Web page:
The multifidus muscle is a series of small, triangular muscle bundles located on either side of the spinal column that make up the 2nd layer of the deep back muscles. Composed of 3 layers total, the deep back muscles are collectively called the intrinsic layer. Yet another name for this group is the transversospinal layer.
Above the transversospinal (deep) layer of back muscles is the superficial layer. The superficial layer is also known as the extrinsic muscles or the "erector spinae," or simply the paraspinal muscles.
Back to the multifidus. This muscle extends lengthwise down much of the spine and has 4 parts: Cervical (neck), thoracic (corresponding approximately with the upper and mid back area), lumbar (your low back) and sacral (corresponding to the sacrum, which is below your low back.)
At the cervical, thoracic and lumbar regions, one end of the multifidus attaches onto the transverse processes of a spinal vertebra, and the other to the spinous process on the vertebra 2-4 levels higher.
Transverse processes are extensions of bone that emanate from the body of the vertebra on either side. Similar to transverse processes, spinous processes are projections of bone that arise from the back of the vertebral body. Processes provide attachment sites for muscles like the multifidus and others.
In these combined regions of cervical, thoracic and lumbar, the muscle spans between C-4 to L-5. It is thickest at the lumbar spine.
At the sacrum, the multifidus originates at the back of this triangular-shaped bone. It also originates on the medial (facing the center of your back rather than toward the outside) surface of your posterior superior iliac spine. Similar to (but not the same as) the processes discussed above, the posterior superior iliac spine is a protrusion of bone that emanates from the top of the back part of your hip bone. It faces inward toward your sacrum bone. The multifidus also originates from your sacroiliac ligaments. The sacral part of the mutifidus muscle attaches onto the spinous processes of vertebrae above it.
Multifidus Muscle Roles
As the name implies, the general role of the back extensor muscles — of which the multifidus is one — is to extend the back, which is analogous to making an arching movement. These muscles also contribute to side bending (tilting) and rotation (aka twisting.) When both sides of the extensors (and the multifidus) contract, the result is back extension. When only one side contracts side bending and rotation motions are produced.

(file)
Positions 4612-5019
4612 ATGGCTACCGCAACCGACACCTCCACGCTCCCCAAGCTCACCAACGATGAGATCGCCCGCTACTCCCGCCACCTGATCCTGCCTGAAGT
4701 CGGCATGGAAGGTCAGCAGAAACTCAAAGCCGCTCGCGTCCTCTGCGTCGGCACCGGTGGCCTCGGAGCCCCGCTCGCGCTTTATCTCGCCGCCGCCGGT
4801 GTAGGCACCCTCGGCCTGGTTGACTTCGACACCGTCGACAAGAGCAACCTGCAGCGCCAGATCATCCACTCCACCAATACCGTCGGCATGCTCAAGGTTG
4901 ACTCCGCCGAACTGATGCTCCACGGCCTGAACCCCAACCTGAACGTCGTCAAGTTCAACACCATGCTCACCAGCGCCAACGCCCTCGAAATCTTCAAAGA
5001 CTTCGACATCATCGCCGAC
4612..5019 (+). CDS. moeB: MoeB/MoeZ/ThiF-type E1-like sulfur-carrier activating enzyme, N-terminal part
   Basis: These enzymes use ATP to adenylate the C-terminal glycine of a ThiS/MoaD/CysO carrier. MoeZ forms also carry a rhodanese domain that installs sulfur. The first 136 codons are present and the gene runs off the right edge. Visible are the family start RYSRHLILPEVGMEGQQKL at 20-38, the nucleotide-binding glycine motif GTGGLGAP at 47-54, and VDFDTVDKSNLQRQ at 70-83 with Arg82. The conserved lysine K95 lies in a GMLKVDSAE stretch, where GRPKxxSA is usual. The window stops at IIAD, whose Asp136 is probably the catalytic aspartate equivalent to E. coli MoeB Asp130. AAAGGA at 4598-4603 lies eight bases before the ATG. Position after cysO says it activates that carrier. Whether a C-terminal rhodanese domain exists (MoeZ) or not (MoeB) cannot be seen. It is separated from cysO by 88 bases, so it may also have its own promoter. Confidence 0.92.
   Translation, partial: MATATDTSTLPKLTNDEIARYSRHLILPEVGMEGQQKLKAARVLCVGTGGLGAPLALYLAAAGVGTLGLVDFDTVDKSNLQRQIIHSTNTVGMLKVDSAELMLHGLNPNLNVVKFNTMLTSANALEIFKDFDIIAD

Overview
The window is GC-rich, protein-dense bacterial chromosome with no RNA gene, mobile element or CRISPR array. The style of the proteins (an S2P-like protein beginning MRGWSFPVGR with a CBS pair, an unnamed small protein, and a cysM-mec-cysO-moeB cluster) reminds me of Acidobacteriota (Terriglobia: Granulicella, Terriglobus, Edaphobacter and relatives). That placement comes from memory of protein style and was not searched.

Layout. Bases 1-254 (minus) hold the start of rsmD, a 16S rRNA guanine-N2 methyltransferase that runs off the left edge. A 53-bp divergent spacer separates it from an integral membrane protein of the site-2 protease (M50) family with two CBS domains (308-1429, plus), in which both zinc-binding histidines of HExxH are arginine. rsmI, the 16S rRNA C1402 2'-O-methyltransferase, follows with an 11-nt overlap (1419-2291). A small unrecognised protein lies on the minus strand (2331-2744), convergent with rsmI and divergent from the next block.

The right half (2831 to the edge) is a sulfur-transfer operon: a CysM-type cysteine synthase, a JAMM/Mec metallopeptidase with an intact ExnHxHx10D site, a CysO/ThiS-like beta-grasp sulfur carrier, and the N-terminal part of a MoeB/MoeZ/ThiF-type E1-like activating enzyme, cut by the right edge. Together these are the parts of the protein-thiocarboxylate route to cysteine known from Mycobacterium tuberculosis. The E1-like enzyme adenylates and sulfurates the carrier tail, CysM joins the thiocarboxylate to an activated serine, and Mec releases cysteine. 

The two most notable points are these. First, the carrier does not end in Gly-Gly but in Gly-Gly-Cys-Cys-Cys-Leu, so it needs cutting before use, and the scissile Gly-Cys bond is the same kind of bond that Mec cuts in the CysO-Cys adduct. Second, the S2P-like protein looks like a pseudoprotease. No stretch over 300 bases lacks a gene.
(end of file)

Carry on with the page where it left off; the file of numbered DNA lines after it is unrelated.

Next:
But the multifidus also stabilizes the vertebrae as the spine moves. It is thought that the unique design of the multifidus endows it with extra strength.
Multifidus strength has been the subject of some interesting research in recent years. Investigators have looked at the types of fibers that comprise this little muscle — and the way in which these fiber types contribute to spinal stability. McDonald, et. al report on several such studies in their review: "The lumbar multifidus: Does the evidence support clinical beliefs?" They say one researcher found that the multifidus provides about 2/3 of the stiffness at the L4/L5 intervertebral joint. McDonald and his team mention other studies demonstrating that a multifidus contraction controls the motion of uninjured low back joints, and increases the stiffness (and therefore the stability at) injured low back joints.
Further, experts categorize multifidus fiber types by layers. The deepest layer, they suggest, contributes more strength and stability to the spine than do superficial layers. One reason cited for this includes the fact that the deep layer only spans 2 vertebral segments (as opposed to up to 4 with the other layers). The resulting shorter "excursion" of the deep layer of the multifidus means that when the muscle contracts, it contributes to more compression type motion at the spinal joint it affects — but less rotation — compared to other back extensor muscles (including the more superficial layers of the multifidus itself.)
Another reason the deepest layer of the multifidus muscle provides more strength is that it tends to "co-contract" with the deepest abdominal muscle in front — the transverse abdominal. Core muscles are noted for their contribution to spinal stability and often play an important role in home exercise programs given to spine patients in physical therapy.